The 208 range hasn’t exactly set Australian sales charts on fire, but has been a fine return to form for the French manufacturer after a couple of duffers.

Its top-of-the-range GTi has, however, got plenty of attention for the most convincing attempt to reboot the beloved 205 GTi. Not every wants or can afford that range-topper, however, but with its excellent ride and handling on offer, Peugeot has sent the 208 Allure to finishing school to create the GT Line.

While the 208 range starts at $15,990 with a five-speed manual 60kW Access, the GT-Line weighs in at a GTi-troubling $27,490 (the GTi is $29,990). The GTi has more power and torque but is a six-speed manual only (and will, of course cost more to run).

The price is almost the same as its French rival Renault’s Clio GT.

For this level of spend, you get Peugeot’s seven-inch screen powering a six-speaker stereo, front and rear parking sensors, auto-parking, dual-zone climate control, power windows and folding mirrors, leather steering wheel and handbrake, rear parking sensors, central locking, cruise control with braking function, cloth trim and 16-inch alloy wheels.

Metallic paint is a $990 option and there’s the $1050 option of textured matte paint which Peugeot says is low-maintenance.

The optional Active City Brake feature ($500) also includes reversing camera which is $300 on its own.


The GT Line, as the name suggests, is well on its way to looking like a GTi with 16-inch alloys, a lower stance and the tell-tale bodykit and LED daytime running lights. The grille is flecked with red flashes for an “equaliser” effect and there’s various chrome and red bits to sort the GT from the lower models.

The windscreen is gigantic, soaring up to your forehead (and further if you have the panoramic roof), with the high ceiling delivering a ton of headroom. Inside space is impressive for such a small car, with a decent-sized boot at 311 litres.

The sportier, more heavily bolstered seats are still very comfortable, with a wide range of adjustment to help you get comfortable behind the i-Cockpit, which consists of high dials and low steering wheel.

As in the 308, the steering wheel is very small indeed so you can see those dials, but is off-putting to some. It takes a while to get the position right.

The rear seats are comfortable enough, but the rear seat is tight for leg, knee and shoulder room. Storage is limited, with a pair of small cupholders up front and a bin hidden underneath the rather inconveniently-sited central armrest.


Six airbags, ABS, brake assist, brake force distribution, stability and traction controls and load-limited front seat-belts add up to five ANCAP stars.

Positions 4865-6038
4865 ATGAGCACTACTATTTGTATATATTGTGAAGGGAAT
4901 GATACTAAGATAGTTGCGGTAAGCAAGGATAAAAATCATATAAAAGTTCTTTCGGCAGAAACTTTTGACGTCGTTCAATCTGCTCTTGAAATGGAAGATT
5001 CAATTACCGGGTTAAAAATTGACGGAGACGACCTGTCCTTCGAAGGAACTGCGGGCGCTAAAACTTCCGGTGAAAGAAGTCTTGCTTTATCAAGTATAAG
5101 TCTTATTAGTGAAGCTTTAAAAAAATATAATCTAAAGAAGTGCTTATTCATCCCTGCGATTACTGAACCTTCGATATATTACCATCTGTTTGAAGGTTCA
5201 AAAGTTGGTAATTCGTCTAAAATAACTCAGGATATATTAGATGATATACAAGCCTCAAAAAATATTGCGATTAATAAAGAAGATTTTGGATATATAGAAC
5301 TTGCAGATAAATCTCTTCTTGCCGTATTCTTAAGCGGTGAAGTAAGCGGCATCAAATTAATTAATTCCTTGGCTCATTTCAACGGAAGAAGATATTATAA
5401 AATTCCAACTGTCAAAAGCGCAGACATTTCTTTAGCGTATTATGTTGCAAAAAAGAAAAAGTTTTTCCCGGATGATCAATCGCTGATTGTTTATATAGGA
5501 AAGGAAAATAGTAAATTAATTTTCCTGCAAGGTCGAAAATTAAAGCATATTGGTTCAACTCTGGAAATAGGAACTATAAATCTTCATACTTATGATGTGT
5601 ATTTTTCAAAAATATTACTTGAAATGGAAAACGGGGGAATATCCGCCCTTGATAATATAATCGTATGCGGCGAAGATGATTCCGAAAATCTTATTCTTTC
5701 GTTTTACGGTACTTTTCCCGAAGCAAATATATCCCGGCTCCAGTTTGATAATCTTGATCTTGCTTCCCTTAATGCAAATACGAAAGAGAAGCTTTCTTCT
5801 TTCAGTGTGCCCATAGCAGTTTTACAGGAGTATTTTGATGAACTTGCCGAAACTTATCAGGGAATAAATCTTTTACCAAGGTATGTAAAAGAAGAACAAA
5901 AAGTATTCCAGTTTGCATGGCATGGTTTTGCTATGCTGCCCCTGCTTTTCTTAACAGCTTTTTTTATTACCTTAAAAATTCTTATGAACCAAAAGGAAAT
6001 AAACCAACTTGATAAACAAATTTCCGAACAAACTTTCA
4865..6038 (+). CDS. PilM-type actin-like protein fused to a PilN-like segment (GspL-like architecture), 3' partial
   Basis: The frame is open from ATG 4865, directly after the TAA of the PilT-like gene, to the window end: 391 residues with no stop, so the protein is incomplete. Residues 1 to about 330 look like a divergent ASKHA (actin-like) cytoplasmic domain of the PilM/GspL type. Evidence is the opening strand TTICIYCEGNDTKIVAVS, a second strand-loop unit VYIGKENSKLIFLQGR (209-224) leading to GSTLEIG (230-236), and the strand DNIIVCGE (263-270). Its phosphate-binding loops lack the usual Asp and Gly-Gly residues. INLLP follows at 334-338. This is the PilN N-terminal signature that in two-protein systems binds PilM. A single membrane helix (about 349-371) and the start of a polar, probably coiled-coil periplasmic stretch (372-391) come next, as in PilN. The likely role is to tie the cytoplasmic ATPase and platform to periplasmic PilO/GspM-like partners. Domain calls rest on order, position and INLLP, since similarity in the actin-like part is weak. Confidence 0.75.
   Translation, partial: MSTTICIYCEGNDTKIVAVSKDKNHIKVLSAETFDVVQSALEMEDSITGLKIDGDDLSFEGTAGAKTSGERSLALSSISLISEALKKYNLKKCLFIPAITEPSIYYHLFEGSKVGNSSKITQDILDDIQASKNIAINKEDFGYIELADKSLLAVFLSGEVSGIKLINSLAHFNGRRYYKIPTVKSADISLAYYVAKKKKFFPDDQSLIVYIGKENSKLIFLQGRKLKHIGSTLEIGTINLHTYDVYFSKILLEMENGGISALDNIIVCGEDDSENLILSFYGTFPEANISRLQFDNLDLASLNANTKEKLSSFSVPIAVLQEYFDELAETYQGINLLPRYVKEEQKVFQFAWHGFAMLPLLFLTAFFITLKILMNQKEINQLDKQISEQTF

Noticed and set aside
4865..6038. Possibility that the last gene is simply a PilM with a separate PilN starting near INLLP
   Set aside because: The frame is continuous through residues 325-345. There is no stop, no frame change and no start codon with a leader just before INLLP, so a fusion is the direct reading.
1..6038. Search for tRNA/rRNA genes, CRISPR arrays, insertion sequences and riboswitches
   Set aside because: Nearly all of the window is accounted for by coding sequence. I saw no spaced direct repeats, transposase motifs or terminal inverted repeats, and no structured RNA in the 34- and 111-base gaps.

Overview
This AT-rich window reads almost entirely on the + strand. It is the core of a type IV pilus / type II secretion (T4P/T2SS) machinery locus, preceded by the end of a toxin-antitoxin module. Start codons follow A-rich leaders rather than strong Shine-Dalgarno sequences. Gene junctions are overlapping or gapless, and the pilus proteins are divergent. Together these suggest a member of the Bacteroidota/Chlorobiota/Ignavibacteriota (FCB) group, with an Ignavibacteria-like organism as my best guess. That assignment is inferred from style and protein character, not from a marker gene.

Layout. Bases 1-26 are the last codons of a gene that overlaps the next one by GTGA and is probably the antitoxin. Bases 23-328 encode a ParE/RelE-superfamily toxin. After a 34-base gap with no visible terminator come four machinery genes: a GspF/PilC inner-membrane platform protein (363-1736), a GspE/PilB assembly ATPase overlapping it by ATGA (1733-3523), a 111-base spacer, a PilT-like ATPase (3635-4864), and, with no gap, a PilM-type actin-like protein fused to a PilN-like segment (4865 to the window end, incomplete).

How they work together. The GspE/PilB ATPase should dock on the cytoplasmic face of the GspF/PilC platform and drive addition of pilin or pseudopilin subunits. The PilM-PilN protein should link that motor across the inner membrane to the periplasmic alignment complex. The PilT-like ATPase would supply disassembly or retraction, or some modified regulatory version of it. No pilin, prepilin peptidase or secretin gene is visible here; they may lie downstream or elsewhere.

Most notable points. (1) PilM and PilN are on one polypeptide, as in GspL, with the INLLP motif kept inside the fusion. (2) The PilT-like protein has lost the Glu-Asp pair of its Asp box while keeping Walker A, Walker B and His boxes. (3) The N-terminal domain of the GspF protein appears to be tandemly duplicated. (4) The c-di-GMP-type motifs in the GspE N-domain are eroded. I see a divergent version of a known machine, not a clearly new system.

The seven-inch screen is bright and clear but is still slow to respond to your inputs and isn’t exactly the last word in ease-of-use or up-to-the minute design.

The screen takes care of not only sat-nav and stereo but also the full trip computer and climate control. There’s a lot going on there and it would be fine if the screen wasn’t so slow to respond to your fingers.

The sat-nav is pretty good if not highly-detailed or high resolution and the stereo, once you’ve worked it out, delivers good sound and works more than happily with your Bluetooth or USB-connected phone.

The GT-Line shares the Puretech 1.2 litre turbocharged three cylinder with the Active and Allure. The triple pumps out 81kW and 205Nm (why not go for 208? Just for laughs?), the stop-start helping with a combined claimed fuel-consumption of 4.5 litres per 100 km. Which is…well, unlikely to be matched seeing we got 8.2 L/100km, admittedly in an especially sticky week in a Sydney summer.

The GT-Line reaches 0-100 km/h in a leisurely 10.9 seconds, the six-speed transmission’s shifts fast and smooth.

A standard 208 is close to, if not the benchmark for ride and handling in its class. The standard GTi is the best riding hot hatch in the world even if it doesn’t have that ultimate handling ability (which few of its owners will ever use) of its Renault, Ford and VW rivals.

The GT Line chassis falls in the middle of the standard and GTi tunes and is all the better for it. The tauter chassis further sharpens the already-excellent steering and the fast-responding throttle and transmission make the 208 feel a lot more sprightly than its 0-100km/h figures suggests.

The three-cylinder’s growl is as enjoyable as ever and is a good soundtrack to your hard work if you’ve pointed the car down the inevitable winding road. There’s plenty of grip on offer, way more than the engine could ever overwhelm but at the same time, it’s a terrific amount of fun.

That extra handling ability doesn’t ruin the ride but it does give it an edge, with body roll almost eliminated. The larger tyres are also a little noisier, but again, if you like a bit of fun, it’s all worth it.

The GT Line is a terrific addition to the 208 line-up, a warm hatch for those who don’t want or need (or can’t have) the GTi thrills. Even if you’re not a petrolhead, the GT Line comes with plenty of useful features but you might just have to ask yourself if $27,490 for a 208 is worth it.

LIKES: Cool interior, great engine, terrific handling
DISLIKES: Price, touch screen still a bit iffy, silly armrest

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